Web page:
Endometrial cancer research in the Hawkins Lab

Endometrial cancer is the most common gynecologic cancer in the United States. Multiple studies suggest that dysregulated miRNA molecules play a role in endometrial cancer. To study this, the Hawkins lab used conditional genetically engineered mouse models to delete DICER, a key enzyme in miRNA biogenesis, (PgrCre; Dicerf/f). These mice had significantly dysregulated miRNA expression and infertility but did not develop endometrial cancer. The most common gene defect in endometrial cancer is functional loss of the tumor suppressor, PTEN.

Conditional deletion of Pten in the mouse uterus (PgrCre; Ptenf/f) leads to low-grade endometrioid adenocarcinoma of the uterus. Women with low-grade endometrioid tumors do well clinically. However, women with high-grade tumors have poor five-year survival. Additionally, therapies that are effective against these aggressive tumors are unknown. Combination of loss of Dicer and loss of Pten leads to aggressive high-grade clear cell endometrial cancers in the mice. Future studies will focus on steroid hormone effects, the role of specific miRNA molecules in aggressive tumors and the role of uterine stem cells. Additional studies developing genetically similar in vitro models using CRISPR/Cas9 will be used.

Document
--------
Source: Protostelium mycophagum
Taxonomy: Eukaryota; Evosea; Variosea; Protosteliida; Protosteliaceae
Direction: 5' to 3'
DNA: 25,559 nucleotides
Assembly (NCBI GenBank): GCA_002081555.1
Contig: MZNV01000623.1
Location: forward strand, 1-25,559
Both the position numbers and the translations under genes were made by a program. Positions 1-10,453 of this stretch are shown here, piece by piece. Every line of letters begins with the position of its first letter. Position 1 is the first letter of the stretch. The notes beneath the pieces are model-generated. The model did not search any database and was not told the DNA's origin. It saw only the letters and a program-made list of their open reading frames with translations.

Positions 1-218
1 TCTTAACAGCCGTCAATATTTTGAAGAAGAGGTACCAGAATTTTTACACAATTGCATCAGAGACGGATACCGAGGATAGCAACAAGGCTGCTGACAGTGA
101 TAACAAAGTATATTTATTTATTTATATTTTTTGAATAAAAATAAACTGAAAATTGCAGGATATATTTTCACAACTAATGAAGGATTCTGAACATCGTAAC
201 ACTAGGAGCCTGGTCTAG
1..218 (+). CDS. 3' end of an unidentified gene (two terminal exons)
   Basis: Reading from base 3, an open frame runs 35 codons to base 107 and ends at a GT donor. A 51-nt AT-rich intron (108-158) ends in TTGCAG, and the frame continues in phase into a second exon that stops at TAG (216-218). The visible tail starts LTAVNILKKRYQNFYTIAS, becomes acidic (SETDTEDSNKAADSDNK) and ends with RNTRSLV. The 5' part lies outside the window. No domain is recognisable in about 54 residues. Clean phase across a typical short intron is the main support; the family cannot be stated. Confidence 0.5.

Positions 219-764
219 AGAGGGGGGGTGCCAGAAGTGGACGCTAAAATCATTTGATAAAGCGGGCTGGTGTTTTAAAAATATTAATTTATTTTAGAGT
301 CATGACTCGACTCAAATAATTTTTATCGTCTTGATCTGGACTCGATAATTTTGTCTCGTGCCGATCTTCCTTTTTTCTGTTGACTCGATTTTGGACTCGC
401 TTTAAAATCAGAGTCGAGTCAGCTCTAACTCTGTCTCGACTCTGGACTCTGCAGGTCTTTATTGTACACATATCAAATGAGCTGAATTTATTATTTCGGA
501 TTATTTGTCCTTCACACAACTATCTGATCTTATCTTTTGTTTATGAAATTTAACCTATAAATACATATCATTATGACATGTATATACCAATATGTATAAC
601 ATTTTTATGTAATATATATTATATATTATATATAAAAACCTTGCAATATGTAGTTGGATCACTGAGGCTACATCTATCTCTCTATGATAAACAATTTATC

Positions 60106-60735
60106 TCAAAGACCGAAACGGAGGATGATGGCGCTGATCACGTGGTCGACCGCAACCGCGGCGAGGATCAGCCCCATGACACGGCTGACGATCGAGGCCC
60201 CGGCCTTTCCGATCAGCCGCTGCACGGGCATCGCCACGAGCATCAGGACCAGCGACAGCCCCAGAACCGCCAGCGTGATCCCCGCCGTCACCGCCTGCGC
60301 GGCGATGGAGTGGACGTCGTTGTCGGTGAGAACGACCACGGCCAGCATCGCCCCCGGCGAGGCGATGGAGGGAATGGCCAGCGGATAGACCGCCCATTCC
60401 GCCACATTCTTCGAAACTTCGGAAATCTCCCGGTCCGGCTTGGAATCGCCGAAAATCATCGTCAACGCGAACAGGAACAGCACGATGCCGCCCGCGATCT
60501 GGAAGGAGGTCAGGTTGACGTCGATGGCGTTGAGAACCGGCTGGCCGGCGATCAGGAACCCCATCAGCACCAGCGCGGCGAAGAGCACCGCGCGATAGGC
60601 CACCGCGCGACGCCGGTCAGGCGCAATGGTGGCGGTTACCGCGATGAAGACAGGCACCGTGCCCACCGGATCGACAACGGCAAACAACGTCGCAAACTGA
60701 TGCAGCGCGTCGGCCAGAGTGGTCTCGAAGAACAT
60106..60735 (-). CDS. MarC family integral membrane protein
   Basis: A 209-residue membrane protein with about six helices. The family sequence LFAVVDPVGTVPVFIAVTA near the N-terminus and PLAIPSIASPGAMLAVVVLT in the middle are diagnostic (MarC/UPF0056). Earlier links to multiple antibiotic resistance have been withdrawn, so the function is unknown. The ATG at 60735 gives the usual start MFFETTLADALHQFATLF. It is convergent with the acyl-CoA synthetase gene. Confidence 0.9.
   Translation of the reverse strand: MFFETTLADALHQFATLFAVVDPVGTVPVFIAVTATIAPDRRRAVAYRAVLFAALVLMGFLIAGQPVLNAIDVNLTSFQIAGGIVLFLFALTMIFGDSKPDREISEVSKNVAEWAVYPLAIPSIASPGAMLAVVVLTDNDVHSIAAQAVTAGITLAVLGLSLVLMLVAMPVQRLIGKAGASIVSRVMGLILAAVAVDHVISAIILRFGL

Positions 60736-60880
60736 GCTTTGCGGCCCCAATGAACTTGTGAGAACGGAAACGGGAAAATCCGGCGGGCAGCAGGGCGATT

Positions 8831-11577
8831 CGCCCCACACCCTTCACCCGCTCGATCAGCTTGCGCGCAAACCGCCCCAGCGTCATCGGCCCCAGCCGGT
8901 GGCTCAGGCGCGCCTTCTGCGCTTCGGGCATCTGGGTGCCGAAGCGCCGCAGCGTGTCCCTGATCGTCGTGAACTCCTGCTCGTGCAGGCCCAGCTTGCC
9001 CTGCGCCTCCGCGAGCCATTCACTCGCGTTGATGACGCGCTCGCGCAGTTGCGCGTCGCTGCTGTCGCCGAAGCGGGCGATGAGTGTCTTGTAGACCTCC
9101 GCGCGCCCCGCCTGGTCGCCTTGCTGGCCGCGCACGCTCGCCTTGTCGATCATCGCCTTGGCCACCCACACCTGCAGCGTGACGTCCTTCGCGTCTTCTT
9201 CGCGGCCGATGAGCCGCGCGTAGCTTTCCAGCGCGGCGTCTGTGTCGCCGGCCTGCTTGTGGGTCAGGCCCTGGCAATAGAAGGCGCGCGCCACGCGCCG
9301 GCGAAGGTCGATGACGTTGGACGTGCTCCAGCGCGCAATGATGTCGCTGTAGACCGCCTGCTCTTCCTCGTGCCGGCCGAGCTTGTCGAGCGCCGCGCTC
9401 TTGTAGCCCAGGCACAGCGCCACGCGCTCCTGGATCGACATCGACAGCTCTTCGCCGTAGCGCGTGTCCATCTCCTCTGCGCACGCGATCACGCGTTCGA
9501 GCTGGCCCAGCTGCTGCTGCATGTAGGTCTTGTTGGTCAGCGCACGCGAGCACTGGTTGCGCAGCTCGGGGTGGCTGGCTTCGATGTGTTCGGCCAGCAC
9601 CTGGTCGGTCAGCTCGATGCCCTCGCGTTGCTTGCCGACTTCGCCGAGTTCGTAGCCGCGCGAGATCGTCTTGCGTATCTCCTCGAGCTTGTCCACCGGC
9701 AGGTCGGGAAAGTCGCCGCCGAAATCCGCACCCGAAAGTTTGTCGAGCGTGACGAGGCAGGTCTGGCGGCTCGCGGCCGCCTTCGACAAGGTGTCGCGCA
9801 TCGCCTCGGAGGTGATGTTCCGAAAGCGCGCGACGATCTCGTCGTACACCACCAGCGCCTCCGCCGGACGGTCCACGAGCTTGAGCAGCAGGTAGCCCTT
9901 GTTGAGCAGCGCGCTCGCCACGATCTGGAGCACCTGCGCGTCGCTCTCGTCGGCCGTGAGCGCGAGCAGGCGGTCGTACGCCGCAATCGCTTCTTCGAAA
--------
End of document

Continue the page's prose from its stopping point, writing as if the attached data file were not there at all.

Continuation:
Other research areas in the Hawkins Lab


Endometriosis-associated ovarian cancer